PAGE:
Submitted by The Booker Prizes on Fri, 2019-09-06 15:58
Now that it’s out there, this is the time that critics and commentators start to pick over the Booker shortlist looking for patterns, clues and significances. The trouble is, no one other than the judges has read all of the books because Margaret Atwood’s The Testaments isn’t published yet. Nevertheless, this doesn’t appear to have stopped her being put forward as the favourite nor of being treated as an oracle. As David Sexton, a Booker Prize judge in 2005, noted in the Evening Standard at least the presence of four women on both the shortlist and the judging panel meant that: “The patriarchal tyranny so alarmingly envisaged by Atwood is faltering here at least!” It was a particularly good week for Atwood, who was also named on the shortlist for Canada’s pre-eminent literary award, the Scotiabank Giller Prize. Atwood previously won The Booker Prize in 2000 for The Blind Assassin, so it will be her second win if she goes on to take the Award.
So, what other quirks has the shortlist revealed? If Lucy Ellmann’s Ducks, Newburyport goes on to win, it will be the longest winning novel since Eleanor Catton’s 2013 winner The Luminaries. While Ellmann’s book is told in a one-sentence monologue, Bernardine Evaristo’s Girl, Woman, Other is told in free verse. Meanwhile, Chigozie Obioma brings to an end a four-year barren patch where no African author appeared on the shortlist, and Turkish-born Elif Shafak has been shortlisted for a novel written in her second language. This is also Atwood’s sixth shortlisting, Rushdie’s fifth, and Obioma’s second. Literary pub quiz-setters might find such gobbets useful.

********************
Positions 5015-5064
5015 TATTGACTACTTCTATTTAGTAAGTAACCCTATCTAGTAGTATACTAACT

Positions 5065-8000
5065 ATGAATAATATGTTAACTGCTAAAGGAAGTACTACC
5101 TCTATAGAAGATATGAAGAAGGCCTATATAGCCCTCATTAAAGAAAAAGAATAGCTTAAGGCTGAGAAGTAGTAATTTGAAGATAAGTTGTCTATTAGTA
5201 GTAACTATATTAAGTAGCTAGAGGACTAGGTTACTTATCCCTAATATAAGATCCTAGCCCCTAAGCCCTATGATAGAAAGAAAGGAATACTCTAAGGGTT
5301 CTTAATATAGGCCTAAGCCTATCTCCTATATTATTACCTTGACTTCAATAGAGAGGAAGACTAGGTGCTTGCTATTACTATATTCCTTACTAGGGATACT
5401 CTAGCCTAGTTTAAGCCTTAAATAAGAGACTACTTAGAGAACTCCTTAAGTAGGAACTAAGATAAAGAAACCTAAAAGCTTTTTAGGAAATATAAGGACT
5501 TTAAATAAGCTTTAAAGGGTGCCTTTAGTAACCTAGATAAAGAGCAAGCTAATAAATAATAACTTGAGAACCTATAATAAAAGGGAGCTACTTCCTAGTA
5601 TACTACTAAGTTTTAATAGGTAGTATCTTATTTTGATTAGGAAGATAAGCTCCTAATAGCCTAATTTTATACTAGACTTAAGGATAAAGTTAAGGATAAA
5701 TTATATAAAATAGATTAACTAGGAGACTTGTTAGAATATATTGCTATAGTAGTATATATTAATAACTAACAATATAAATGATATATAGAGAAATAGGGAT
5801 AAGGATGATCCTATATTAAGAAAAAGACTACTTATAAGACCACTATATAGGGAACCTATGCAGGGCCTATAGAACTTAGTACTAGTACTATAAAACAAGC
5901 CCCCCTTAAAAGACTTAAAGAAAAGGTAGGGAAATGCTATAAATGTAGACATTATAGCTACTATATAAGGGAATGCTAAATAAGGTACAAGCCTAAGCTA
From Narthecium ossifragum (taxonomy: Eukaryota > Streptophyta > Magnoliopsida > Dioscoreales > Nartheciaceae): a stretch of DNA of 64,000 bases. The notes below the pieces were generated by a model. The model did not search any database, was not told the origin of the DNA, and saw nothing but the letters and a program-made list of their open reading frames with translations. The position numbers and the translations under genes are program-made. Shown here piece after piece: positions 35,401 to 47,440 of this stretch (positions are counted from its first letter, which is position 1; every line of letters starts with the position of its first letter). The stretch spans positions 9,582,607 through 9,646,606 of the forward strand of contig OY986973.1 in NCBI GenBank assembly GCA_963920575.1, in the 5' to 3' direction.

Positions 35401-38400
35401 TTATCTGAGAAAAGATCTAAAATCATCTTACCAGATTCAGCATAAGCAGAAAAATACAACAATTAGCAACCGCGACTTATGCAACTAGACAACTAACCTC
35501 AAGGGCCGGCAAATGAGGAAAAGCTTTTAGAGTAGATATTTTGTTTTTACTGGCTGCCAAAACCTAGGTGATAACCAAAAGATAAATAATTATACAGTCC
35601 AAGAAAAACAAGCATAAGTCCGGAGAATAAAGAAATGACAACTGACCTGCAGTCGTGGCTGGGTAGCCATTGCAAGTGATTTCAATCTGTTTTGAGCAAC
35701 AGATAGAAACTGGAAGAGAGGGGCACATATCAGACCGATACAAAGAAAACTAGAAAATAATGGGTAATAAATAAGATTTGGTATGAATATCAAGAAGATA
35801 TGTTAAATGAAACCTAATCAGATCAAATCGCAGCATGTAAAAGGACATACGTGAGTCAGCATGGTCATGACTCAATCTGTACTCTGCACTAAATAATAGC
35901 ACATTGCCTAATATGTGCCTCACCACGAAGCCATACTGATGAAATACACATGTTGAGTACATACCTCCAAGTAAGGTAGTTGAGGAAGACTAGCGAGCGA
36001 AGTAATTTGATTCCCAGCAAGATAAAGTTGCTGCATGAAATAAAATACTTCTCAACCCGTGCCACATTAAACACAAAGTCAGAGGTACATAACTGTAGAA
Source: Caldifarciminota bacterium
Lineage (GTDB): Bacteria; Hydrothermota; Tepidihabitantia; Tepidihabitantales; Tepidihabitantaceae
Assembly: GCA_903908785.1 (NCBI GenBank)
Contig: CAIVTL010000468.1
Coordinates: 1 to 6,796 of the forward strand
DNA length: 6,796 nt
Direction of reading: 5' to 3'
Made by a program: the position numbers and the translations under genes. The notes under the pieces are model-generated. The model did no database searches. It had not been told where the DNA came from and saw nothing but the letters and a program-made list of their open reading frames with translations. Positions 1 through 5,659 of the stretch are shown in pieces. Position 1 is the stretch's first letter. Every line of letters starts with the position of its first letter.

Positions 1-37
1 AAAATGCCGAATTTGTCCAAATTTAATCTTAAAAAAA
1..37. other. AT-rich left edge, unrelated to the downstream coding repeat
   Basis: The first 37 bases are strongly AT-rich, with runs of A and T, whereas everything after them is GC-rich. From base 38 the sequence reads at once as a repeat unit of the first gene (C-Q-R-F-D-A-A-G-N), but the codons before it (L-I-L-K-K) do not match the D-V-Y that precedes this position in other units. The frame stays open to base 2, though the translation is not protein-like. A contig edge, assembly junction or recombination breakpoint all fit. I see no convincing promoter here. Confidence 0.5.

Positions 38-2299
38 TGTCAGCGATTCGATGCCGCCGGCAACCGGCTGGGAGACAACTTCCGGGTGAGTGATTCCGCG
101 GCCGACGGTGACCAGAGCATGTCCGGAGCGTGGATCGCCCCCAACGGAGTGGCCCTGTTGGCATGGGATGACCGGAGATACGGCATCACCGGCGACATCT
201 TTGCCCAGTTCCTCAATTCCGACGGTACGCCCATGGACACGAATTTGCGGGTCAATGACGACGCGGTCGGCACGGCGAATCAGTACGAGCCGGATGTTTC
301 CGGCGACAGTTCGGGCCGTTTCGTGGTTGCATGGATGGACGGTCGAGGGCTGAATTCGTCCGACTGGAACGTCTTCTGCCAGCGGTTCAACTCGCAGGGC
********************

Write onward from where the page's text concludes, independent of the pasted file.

Long-time observers of the prize will have paid particular attention to the words of Gaby Wood, literary director of the Booker Prize Foundation, who said at the announcement that “It was hard to watch the judges narrow down their longlist to this shortlist: they were so committed to all 13 of the books they’d chosen just over a month ago that the discussion was intense.” Now if a politician had used the phrases “hard to watch” and “intense” when discussing a summit between world leaders the inference drawn would be that there had been screaming and shouting. Of course this is the Booker and so politeness and mutual respect are the order of the day - Probably. . .
Of course the shortlist announcement is no parochial affair – the news goes global. A quick scan of reactions reveals that the news was instantaneously broken everywhere from India, Australia, and America, to Ireland, South Africa and the Gulf. Mentions too appeared on the websites of proud publishers and even prouder agents. Perhaps the nicest headlines, however, appeared on Brunel University’s website: “Bernie makes Booker shortlist”. Bernie is Bernardine Evaristo professor of creative writing at the university.